In the weeks following Cyclone Phailin, International Medical Corps transitioned from emergency response primary health care services activities to restoring capacity and building self-reliance in storm-ravaged areas by developing solutions to mitigate destruction from future storms, helping local communities to become their own, best First Responders. While no area is immune to the damage that can be unleashed by a storm of Cyclone Phailin’s magnitude, families and communities can be equipped with the tools and knowledge in areas such as water, sanitation and hygience to prepare for future emergencies and recover more quickly.
International Medical Corps has been working in Somalia since 1991. At the height of the drought and famine crisis in 2011, International Medical Corps resumed operations in Mogadishu after several years of being unable to access the city due to the control of various armed groups. Since then, International Medical Corps has provided critically needed primary health care services to affected populations, particularly internally displaced persons (IDPs).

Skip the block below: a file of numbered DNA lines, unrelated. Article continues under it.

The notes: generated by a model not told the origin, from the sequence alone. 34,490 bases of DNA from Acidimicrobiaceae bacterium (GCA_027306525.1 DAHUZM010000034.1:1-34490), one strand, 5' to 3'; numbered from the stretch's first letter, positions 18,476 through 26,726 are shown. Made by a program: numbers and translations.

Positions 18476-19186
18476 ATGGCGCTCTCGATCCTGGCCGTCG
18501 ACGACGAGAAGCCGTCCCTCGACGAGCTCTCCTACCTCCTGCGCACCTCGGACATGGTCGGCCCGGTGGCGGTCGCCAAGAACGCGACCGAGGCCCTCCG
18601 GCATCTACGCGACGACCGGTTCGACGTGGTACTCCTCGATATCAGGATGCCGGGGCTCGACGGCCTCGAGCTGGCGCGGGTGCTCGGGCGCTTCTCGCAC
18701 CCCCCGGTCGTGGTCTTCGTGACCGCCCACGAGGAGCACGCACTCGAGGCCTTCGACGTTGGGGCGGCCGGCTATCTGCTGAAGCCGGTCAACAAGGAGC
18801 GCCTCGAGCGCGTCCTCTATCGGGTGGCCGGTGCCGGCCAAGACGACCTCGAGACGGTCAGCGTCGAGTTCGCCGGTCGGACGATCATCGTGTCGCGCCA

With the support of generous donors, International Medical Corps began directly managing two permanent clinics in the Wadajir and Wardhigley Districts in Mogadishu. International Medical Corps has provided extensive training to clinic staff to improve their short- and long-term ability to provide high-quality health care to Mogadishu’s residents. International Medical Corps recently upgraded these two primary health care clinics in Mogadishu into health centers, which offer IDPs and other vulnerable populations an integrated, comprehensive package of primary health care services including comprehensive antenatal care and planned basic emergency obstetric and neonatal care.
On December 30, 2013, an 11 month old baby girl named Ikhlaas, who was suffering from oral thrush - a fungal infection in the mouth - and abdominal pain, was brought by her mother to see the consultant nurse at the International Medical Corps supported health center in the Wadajir District. Ikhlaas's family is currently living in the Siliga IDP camp that is located next the health center. Her entire family including her sisters, brother and mother have accessed health care services from International Medical Corps’ clinic including vaccination services (Expanded Program on Immunization), free treatment services and health education sessions.